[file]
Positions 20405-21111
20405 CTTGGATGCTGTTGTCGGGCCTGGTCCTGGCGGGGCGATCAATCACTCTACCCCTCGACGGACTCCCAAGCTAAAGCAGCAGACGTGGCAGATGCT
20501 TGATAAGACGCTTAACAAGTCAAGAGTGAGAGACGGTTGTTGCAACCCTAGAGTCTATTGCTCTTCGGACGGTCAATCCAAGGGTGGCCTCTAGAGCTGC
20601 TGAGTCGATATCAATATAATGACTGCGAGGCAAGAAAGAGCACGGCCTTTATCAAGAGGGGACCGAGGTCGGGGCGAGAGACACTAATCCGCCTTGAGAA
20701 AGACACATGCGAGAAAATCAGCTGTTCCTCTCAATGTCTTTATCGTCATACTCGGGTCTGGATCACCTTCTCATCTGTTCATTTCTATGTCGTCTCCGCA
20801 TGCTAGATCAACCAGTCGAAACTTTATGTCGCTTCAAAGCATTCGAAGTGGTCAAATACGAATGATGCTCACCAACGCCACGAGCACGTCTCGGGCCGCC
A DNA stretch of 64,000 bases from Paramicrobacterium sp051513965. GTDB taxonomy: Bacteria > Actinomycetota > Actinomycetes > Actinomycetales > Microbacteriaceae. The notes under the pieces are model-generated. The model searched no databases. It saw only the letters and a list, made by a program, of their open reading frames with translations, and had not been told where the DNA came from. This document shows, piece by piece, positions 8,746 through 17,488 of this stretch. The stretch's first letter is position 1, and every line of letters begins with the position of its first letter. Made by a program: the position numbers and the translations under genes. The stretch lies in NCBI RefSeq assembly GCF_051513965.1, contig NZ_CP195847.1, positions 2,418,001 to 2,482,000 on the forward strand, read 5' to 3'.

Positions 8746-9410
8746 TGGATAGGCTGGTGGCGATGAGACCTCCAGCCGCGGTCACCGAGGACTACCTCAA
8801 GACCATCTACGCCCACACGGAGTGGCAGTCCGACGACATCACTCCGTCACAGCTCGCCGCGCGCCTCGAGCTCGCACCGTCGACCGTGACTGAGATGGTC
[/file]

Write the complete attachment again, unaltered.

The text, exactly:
Positions 20405-21111
20405 CTTGGATGCTGTTGTCGGGCCTGGTCCTGGCGGGGCGATCAATCACTCTACCCCTCGACGGACTCCCAAGCTAAAGCAGCAGACGTGGCAGATGCT
20501 TGATAAGACGCTTAACAAGTCAAGAGTGAGAGACGGTTGTTGCAACCCTAGAGTCTATTGCTCTTCGGACGGTCAATCCAAGGGTGGCCTCTAGAGCTGC
20601 TGAGTCGATATCAATATAATGACTGCGAGGCAAGAAAGAGCACGGCCTTTATCAAGAGGGGACCGAGGTCGGGGCGAGAGACACTAATCCGCCTTGAGAA
20701 AGACACATGCGAGAAAATCAGCTGTTCCTCTCAATGTCTTTATCGTCATACTCGGGTCTGGATCACCTTCTCATCTGTTCATTTCTATGTCGTCTCCGCA
20801 TGCTAGATCAACCAGTCGAAACTTTATGTCGCTTCAAAGCATTCGAAGTGGTCAAATACGAATGATGCTCACCAACGCCACGAGCACGTCTCGGGCCGCC
A DNA stretch of 64,000 bases from Paramicrobacterium sp051513965. GTDB taxonomy: Bacteria > Actinomycetota > Actinomycetes > Actinomycetales > Microbacteriaceae. The notes under the pieces are model-generated. The model searched no databases. It saw only the letters and a list, made by a program, of their open reading frames with translations, and had not been told where the DNA came from. This document shows, piece by piece, positions 8,746 through 17,488 of this stretch. The stretch's first letter is position 1, and every line of letters begins with the position of its first letter. Made by a program: the position numbers and the translations under genes. The stretch lies in NCBI RefSeq assembly GCF_051513965.1, contig NZ_CP195847.1, positions 2,418,001 to 2,482,000 on the forward strand, read 5' to 3'.

Positions 8746-9410
8746 TGGATAGGCTGGTGGCGATGAGACCTCCAGCCGCGGTCACCGAGGACTACCTCAA
8801 GACCATCTACGCCCACACGGAGTGGCAGTCCGACGACATCACTCCGTCACAGCTCGCCGCGCGCCTCGAGCTCGCACCGTCGACCGTGACTGAGATGGTC